But asking banks to embrace crypto remains a hard sell. A bank’s choice of its customer is a decision made by a private, commercially minded company.

In any case, one individual familiar with Westminster’s approach to digital assets told me recently that the government was not concerned with being first on digital assets, nor was it swayed by any advantages afforded to a first mover.

Source Financial Times


How big techs interact with incumbent financial institutions

Most often, big techs offer financial services in unchartered territory — that is, in segments of the market with low penetration of incumbents, in some cases growing the pie, or market size, for all participants. This can be seen as a “blue ocean” market entry, which can be via:

Creating new markets and new segments: With new innovative products and technology, which have a limited substitution effect to the traditional banking services, at least in a first stage (e-wallets, peer-to-peer, cryptos, and so on), big techs can gain entry into markets. For example, when Alibaba introduced Alipay in China, it substituted small cash transactions and did not have direct competitors because Chinese banks at that time did not offer e-wallets services or provide similar services. This may change over time as customers get used to substituting existing products with new ones.

Entering underserved or untapped customer segments: Big techs have filled demand gaps in products traditionally not served by incumbents. For example, Amazon offers merchant lending to small sellers in its marketplace platform who might not have accessed a bank loan due to insufficient accounting records. In China, big techs offer microcredit for unbanked rural populations and financing for small merchants with no formal accounting records7.

Less often, big techs enter financial services to compete directly with incumbents, in market segments where they already have significant penetration — which can be seen as a “red ocean” market entry. For example, Alipay and WeChat Pay are competing for banks’ market share in merchant acquiring business. Big techs also can act as investors in financial firms, sometimes acquiring them outright, as with Alibaba’s purchase of the traditional property insurer Cathay Insurance. More common are partnerships or joint ventures. As noted earlier, big techs typically seek to provide the customer-facing parts of the value chain, leaving banks with the more heavily regulated functions. This relationship is exemplified by the Google-Citibank and AppleGoldman Sachs partnerships. In some cases, banks could also act as the funding partner — for example, banks in China fund microloans to individual consumers and SMEs via WeBank, a digital bank partly owned by Tencent (see case study). Finally, big techs act as suppliers (vendors) for incumbents, providing them with specialized services such as cloud computing, data analytics, cyber security, and disaster recovery. These observed modes of interaction were mapped in the exhibit below along key product lines.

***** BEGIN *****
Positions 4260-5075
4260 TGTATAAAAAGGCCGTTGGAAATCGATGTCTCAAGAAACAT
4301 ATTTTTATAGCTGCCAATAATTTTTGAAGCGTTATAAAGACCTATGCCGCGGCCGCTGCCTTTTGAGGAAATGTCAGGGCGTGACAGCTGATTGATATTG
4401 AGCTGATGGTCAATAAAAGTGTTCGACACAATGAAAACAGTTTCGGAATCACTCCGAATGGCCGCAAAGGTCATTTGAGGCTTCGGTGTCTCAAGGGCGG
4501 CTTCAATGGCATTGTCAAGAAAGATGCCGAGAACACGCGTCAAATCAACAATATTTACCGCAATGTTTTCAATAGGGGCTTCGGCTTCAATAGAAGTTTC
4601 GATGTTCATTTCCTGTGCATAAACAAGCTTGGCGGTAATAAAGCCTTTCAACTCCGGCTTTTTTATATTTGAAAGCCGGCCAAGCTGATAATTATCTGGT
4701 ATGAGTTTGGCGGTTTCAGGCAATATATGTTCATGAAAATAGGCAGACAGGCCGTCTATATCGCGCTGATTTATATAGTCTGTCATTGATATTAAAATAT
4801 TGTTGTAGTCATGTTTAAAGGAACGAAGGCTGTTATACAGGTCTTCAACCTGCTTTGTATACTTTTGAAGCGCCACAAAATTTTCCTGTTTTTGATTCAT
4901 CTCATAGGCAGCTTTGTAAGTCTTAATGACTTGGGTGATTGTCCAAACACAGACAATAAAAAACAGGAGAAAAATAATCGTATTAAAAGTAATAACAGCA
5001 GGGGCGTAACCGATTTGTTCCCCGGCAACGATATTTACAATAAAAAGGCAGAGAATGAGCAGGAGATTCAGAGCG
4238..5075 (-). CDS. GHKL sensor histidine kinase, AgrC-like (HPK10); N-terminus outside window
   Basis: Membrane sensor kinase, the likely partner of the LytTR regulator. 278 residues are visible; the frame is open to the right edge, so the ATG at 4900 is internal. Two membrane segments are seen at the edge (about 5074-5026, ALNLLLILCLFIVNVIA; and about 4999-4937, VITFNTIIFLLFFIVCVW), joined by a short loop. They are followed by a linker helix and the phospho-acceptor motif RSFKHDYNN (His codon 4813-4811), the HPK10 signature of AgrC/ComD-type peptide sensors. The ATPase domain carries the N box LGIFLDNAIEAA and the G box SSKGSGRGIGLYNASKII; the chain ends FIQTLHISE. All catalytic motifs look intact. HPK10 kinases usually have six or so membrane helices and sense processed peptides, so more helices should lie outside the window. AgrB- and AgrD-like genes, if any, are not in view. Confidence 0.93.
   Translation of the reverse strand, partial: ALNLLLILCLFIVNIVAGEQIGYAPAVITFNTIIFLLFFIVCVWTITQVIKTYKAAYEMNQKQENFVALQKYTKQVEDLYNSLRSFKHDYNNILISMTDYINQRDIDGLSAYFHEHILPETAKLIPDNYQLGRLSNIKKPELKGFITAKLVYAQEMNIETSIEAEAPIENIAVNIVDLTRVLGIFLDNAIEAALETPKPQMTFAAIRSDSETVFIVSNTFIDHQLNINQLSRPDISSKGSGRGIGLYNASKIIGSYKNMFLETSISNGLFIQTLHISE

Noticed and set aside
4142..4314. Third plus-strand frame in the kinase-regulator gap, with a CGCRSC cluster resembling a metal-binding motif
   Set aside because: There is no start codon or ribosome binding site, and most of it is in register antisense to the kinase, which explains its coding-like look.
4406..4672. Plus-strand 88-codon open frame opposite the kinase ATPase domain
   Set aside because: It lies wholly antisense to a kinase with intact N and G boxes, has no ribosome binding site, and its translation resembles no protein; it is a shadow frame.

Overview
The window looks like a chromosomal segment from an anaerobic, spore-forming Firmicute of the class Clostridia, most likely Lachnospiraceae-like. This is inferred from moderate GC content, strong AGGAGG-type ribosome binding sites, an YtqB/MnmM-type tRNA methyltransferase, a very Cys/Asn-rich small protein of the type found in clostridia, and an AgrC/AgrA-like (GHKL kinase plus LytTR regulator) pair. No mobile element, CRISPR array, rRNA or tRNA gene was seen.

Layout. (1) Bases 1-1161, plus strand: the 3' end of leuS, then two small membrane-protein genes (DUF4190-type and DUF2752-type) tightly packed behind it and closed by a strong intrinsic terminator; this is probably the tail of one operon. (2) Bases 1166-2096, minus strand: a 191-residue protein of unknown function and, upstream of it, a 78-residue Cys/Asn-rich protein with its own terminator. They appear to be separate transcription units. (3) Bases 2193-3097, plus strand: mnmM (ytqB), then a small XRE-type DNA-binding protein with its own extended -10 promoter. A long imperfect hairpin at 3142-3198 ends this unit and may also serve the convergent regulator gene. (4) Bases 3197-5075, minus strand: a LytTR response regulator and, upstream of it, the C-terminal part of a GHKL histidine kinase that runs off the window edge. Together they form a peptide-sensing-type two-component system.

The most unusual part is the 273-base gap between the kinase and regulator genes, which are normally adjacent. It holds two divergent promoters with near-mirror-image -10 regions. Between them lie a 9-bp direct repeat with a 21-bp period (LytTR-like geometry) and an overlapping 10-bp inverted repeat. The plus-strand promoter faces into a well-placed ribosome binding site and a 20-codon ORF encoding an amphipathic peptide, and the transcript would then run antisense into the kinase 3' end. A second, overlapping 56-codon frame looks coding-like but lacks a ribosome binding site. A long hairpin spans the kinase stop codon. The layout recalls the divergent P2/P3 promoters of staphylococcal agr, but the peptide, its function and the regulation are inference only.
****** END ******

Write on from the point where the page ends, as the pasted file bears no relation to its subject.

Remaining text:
Source Oliver Wynam


Value added services (VAS) becoming the main value proposition

Value added services (VAS) have been, for a long time, an element of the acquiring industry. Now, the development of platform ecosystem retailing solutions — where payment is one of the many services available — has turned VAS into mainstream solutions to which payment acceptance has become a complement and, comparatively, a commodity.

This is happening in the merchant acquiring and the retail technology businesses alike. Stripe and Shopify used to be connected to each other, with the former providing payments solutions to the latter, but are no longer cooperating as both have now become orchestrators competing against each other. This is an example of how VAS are now de facto the value proposition to merchants, with payments going from being a central core service to a complementary addition.

Stripe started as a linear business model (PayFac and acquirer), then evolved to a platform, and has now finally become a full merchant journey ecosystem value proposition. As such, it is pursuing expansion to in-shop acquiring, in-shop smart terminals, and wallet solutions for merchants to offer to customers; Stripe currently services two million merchants and processes $640bn GMV.

Shopify also started as a linear business model (software for merchants to set-up e-commerce), then evolved to a platform and has now become a full merchant journey ecosystem serving the entire merchant (product lifecycle) value chain; it has since expanded its reach to payment services with its Shopify Payments services.

Source Arkwright Consulting


Generative AI stands to change how work happens in one industry after another. But software engineering’s transformation isn’t done yet

Copilot has caught lightning in a bottle. GitHub’s AI-powered companion for developers, suggesting the code you might want to write next, is a hit in more ways than one. It’s beloved by engineers, attracting more than a million within about a year and delivering a substantial boost in productivity. (Even if you’re a top engineer, it might write half your code or more.) It also stands to become a commercial blockbuster. Charging $10–19 per seat per month, Copilot could grow to generate $1 billion or more in annual revenue among GitHub’s 100 million users.

Copilot’s success has set off a gold rush. Founders have raced to bring the power of large language models to all kinds of other industries, building tools to help professionals write, code, design and create media. There’s “Copilot for lawyers,” “Copilot for doctors” and “Copilot for designers,” and many more “Copilot for X”’s.